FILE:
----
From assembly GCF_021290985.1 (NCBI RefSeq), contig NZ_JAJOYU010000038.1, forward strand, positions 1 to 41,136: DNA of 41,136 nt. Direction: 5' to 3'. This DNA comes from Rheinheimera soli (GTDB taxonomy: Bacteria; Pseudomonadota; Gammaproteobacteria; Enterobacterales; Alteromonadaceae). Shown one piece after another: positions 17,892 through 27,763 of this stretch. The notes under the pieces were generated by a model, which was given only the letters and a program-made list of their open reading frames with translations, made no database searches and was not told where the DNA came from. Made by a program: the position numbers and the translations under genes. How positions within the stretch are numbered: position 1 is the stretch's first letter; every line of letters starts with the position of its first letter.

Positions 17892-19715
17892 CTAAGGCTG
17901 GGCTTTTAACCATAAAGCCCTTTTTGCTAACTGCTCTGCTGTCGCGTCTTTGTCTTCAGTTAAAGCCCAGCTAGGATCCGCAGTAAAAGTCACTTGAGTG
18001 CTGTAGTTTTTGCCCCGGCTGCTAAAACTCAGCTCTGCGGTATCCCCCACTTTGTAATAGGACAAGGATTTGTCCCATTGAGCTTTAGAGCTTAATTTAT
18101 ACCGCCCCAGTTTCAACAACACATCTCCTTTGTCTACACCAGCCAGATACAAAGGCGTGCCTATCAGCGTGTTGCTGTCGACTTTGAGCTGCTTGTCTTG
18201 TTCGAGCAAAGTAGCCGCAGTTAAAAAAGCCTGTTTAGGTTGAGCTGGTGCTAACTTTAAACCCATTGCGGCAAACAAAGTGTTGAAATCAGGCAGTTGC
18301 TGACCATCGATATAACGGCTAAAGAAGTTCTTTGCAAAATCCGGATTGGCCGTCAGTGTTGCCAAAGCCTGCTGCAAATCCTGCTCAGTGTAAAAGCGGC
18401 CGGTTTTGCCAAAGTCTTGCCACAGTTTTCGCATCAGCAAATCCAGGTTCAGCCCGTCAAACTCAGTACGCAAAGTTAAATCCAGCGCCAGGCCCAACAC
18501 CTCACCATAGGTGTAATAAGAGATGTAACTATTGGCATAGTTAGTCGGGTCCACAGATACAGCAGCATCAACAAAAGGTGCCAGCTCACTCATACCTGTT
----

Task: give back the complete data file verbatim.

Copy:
From assembly GCF_021290985.1 (NCBI RefSeq), contig NZ_JAJOYU010000038.1, forward strand, positions 1 to 41,136: DNA of 41,136 nt. Direction: 5' to 3'. This DNA comes from Rheinheimera soli (GTDB taxonomy: Bacteria; Pseudomonadota; Gammaproteobacteria; Enterobacterales; Alteromonadaceae). Shown one piece after another: positions 17,892 through 27,763 of this stretch. The notes under the pieces were generated by a model, which was given only the letters and a program-made list of their open reading frames with translations, made no database searches and was not told where the DNA came from. Made by a program: the position numbers and the translations under genes. How positions within the stretch are numbered: position 1 is the stretch's first letter; every line of letters starts with the position of its first letter.

Positions 17892-19715
17892 CTAAGGCTG
17901 GGCTTTTAACCATAAAGCCCTTTTTGCTAACTGCTCTGCTGTCGCGTCTTTGTCTTCAGTTAAAGCCCAGCTAGGATCCGCAGTAAAAGTCACTTGAGTG
18001 CTGTAGTTTTTGCCCCGGCTGCTAAAACTCAGCTCTGCGGTATCCCCCACTTTGTAATAGGACAAGGATTTGTCCCATTGAGCTTTAGAGCTTAATTTAT
18101 ACCGCCCCAGTTTCAACAACACATCTCCTTTGTCTACACCAGCCAGATACAAAGGCGTGCCTATCAGCGTGTTGCTGTCGACTTTGAGCTGCTTGTCTTG
18201 TTCGAGCAAAGTAGCCGCAGTTAAAAAAGCCTGTTTAGGTTGAGCTGGTGCTAACTTTAAACCCATTGCGGCAAACAAAGTGTTGAAATCAGGCAGTTGC
18301 TGACCATCGATATAACGGCTAAAGAAGTTCTTTGCAAAATCCGGATTGGCCGTCAGTGTTGCCAAAGCCTGCTGCAAATCCTGCTCAGTGTAAAAGCGGC
18401 CGGTTTTGCCAAAGTCTTGCCACAGTTTTCGCATCAGCAAATCCAGGTTCAGCCCGTCAAACTCAGTACGCAAAGTTAAATCCAGCGCCAGGCCCAACAC
18501 CTCACCATAGGTGTAATAAGAGATGTAACTATTGGCATAGTTAGTCGGGTCCACAGATACAGCAGCATCAACAAAAGGTGCCAGCTCACTCATACCTGTT